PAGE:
“Yeah, got it. You’re super manly and pride and whatever,” Riot said. He trotted alongside Katsuki as he went to the mission desk. “But in all seriousness, you’ve got to tell me what happened last night. I do not want to see that happen again, which means I need to know what to avoid doing.”

“It’s nothing any of you idiots did,” Katsuki said, which was the truth. “Just leave it alone. It won’t happen again.”

Deku would make sure of it; he’d never let Katsuki out of his apartment for anything but work again.

“Maybe you should talk to the agency counselor?” Riot asked, voice quieter. “You really lost it last night.”

“I said drop it, Kirishima,” Katsuki said, hissing out his name to drive in the point. “It’s done. It’s over. I’m not talking about it and I just want to forget it ever happened.”

“That’s not healthy, man,” Riot said, voice low. “Don’t keep it bottled up like that.”

Katsuki ignored him and walked faster. “Go away, Riot.”

Riot slowed his pace, stopping in the middle of the hallway. He didn’t look hurt, but his determined expression drilled its way into his back. Riot looked like Shouto who looked like Deku.

Why was it everyone else took to being a Hero so easily?

Katsuki sped up his pace, determined to drown himself in work before his own thoughts destroyed the one thing he’d worked so hard for.


If Katsuki’s breakdown was going to make the news, it had been overwritten and drowned out by three more Pro Heroes gone missing.

The one that stood out the most to Katsuki, however, was his old classmate: Cellophane, otherwise known as Hanta Sero.

“No,” Pinky said, covering her mouth as they received the report. Cellophane didn’t work for their agency, but he was still good friends with Pinky, Chargebolt, and Riot. Pinky growled, reading over the papers with his last known location and the names of the other two heroes that had gone missing at the same time. “This can’t be right.”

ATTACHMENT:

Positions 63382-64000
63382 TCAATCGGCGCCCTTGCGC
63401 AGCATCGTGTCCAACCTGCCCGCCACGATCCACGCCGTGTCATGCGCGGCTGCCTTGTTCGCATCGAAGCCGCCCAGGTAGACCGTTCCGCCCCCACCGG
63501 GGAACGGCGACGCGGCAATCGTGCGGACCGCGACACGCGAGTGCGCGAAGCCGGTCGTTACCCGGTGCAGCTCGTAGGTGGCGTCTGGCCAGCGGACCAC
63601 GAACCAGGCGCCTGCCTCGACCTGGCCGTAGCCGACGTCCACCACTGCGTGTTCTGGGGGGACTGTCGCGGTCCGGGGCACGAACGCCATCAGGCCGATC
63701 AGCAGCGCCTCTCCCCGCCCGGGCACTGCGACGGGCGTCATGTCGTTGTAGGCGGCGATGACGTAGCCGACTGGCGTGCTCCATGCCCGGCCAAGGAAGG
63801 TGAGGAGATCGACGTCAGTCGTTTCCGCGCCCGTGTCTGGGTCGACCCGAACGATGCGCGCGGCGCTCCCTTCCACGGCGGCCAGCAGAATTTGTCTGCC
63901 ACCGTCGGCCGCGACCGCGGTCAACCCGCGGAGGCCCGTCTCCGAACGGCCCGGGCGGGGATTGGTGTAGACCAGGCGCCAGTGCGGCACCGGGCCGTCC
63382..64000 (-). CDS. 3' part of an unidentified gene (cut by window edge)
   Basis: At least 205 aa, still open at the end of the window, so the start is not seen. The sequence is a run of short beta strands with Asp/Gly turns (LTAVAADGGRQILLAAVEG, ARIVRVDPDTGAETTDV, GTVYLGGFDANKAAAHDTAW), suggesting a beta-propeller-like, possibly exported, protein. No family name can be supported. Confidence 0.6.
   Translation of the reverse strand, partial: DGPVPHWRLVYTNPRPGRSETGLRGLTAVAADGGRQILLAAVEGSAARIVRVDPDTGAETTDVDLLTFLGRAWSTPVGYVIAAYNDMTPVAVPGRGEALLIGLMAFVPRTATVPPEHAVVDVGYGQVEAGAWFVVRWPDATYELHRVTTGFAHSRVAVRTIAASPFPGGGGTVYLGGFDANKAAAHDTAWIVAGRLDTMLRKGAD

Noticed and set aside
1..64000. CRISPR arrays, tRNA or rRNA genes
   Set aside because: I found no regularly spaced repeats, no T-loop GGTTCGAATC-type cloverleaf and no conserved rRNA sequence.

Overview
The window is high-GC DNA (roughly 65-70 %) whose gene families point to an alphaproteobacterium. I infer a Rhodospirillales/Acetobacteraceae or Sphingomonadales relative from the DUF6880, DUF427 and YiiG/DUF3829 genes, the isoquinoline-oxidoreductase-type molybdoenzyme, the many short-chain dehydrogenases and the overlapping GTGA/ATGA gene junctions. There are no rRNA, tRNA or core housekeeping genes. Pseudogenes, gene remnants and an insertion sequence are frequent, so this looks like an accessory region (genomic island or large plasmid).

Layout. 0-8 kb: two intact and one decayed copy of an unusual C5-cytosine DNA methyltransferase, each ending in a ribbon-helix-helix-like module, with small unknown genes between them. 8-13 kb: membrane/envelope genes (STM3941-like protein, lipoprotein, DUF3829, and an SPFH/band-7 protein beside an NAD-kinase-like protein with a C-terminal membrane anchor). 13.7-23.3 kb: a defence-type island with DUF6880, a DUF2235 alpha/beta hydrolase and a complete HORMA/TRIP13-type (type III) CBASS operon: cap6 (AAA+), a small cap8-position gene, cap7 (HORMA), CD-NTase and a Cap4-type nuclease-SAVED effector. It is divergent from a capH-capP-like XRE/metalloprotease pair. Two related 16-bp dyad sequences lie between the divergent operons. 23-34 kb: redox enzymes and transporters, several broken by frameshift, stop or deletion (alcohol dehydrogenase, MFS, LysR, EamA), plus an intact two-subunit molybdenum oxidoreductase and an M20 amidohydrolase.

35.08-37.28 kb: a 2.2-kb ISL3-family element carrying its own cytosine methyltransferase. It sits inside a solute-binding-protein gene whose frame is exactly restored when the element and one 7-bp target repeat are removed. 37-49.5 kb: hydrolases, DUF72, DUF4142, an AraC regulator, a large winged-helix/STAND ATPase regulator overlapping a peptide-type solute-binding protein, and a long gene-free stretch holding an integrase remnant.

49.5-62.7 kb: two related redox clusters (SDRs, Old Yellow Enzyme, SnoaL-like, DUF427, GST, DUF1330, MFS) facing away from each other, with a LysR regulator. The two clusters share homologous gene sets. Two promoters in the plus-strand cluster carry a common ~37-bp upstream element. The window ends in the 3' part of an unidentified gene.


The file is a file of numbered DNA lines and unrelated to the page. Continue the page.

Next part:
Riot’s demeanor shifted from shocked to something hard and angry. His fists hardened at his side, his skin changing to reflect his anger. “Don’t worry, Pinky. We’re going to get the one responsible this time. He’s not going to get away with this and all three of them are going to be fine.”

“Yeah!” Pinky yelled, turning on her heel. “Let’s get out there and find Sero!”

Katsuki sucked in a breath, gripping his hands into fists. His own problems would have to be dealt with another day.

There was Hero work to be done.

Chapter Text

Resolve meant nothing when the Villain worked fast.

Their search had barely been cleared for approval by the police and their Hero agency before the Villain showed his hand. Not twenty-four hours after the three Heroes went missing, they appeared stuffed in the same box as Mt. Lady had been in three separate locations. They’d been practically gift wrapped with new locks on the boxes to keep the civilians they’d been delivered to from opening the cases.

If Katsuki had thought Riot, Pinky, and Chargebolt had taken Mt. Lady’s passing badly, it had been nothing compared to watching them react to Cellophane dying. Their friend and classmate dying had hit much closer to home and no one had been prepared for it. They had all hoped so strongly they’d at least get a swipe at the villain first, but were denied. Riot had punched through a wall and Chargebolt short circuited his computer after slamming the desk and his electricity flew.

They both managed to calm themselves to where they could return to focus on finding the killer, to Katsuki’s relief. Their third friend, however, took it harder than they realized.

Pinky had been near inconsolable in her grief and uncontrollable in her rage. She vowed she’d find the monster that had done this and no one could tell her otherwise. Pinky had left the agency with dark eyes and a promise that she wouldn’t come back without him.

That had been a week ago.

“She must have found him,” Riot said, staring at the official papers that declared Pinky missing. Her face sat next to the other Pro Heroes that had also gone missing in the past week as their Villain grew bolder. Riot touched the side of her picture, dragging his hand down the glowing screen. “Who the hell is this guy?”

Katsuki had expected more of a reaction from Riot when Pinky went missing. For all intents and purposes, that was his best friend. Even Katsuki remembered that they had been friends in school and were part of the same clique. Riot’s silence disturbed Katsuki more than he wanted to admit.

“When we find him? A dead man,” Katsuki said. He punched Riot in the shoulder as he turned away from the screen and said. “So don’t do anything stupid.”

“Same to you,” Riot said. He turned as Katsuki walked away from the monitor and flexed his fingers. “Hey, G.Z., wait up.”